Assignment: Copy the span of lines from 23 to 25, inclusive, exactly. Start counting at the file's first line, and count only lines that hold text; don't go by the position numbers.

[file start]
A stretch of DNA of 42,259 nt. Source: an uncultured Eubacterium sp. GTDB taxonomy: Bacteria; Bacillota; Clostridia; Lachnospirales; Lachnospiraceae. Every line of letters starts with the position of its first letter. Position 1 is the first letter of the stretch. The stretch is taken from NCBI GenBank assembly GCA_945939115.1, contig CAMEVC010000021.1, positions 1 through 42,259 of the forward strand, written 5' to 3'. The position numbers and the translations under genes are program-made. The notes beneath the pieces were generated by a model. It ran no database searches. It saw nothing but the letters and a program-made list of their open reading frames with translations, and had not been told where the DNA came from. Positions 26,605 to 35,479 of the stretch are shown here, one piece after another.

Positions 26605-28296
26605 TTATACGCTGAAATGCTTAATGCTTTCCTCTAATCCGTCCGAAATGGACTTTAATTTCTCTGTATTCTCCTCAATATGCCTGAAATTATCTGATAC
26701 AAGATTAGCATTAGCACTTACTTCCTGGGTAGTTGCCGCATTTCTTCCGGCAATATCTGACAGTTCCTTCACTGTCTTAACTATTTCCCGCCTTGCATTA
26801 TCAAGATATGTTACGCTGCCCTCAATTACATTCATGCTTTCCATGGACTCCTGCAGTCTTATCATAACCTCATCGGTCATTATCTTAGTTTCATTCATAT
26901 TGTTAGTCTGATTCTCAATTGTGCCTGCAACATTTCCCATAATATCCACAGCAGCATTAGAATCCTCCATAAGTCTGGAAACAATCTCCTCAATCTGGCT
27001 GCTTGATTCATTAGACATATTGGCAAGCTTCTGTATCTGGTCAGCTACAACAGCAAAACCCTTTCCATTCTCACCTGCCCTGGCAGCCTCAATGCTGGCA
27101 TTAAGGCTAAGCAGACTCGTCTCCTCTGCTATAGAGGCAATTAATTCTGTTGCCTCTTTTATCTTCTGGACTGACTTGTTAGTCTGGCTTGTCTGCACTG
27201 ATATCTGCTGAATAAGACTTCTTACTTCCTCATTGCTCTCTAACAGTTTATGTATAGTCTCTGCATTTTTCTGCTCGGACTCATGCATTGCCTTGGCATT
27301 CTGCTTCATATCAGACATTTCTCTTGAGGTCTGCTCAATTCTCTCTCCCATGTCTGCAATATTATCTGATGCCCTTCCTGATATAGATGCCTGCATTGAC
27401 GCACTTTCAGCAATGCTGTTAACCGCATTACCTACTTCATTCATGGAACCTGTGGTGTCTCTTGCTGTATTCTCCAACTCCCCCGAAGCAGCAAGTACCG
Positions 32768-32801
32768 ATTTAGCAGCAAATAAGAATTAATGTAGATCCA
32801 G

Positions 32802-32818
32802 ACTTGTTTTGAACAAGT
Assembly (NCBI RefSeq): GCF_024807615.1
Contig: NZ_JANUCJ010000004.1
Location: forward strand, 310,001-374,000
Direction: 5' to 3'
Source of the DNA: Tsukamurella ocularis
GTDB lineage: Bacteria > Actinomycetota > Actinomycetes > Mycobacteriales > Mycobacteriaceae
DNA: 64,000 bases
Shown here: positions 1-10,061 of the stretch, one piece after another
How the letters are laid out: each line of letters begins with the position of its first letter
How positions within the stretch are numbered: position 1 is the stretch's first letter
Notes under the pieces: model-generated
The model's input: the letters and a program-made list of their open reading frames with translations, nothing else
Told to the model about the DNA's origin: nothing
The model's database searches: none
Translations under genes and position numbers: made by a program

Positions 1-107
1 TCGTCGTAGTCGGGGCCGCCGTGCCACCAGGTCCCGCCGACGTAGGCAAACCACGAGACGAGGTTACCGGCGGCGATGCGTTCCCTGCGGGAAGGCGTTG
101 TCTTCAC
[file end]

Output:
DNA: 64,000 bases
Shown here: positions 1-10,061 of the stretch, one piece after another
How the letters are laid out: each line of letters begins with the position of its first letter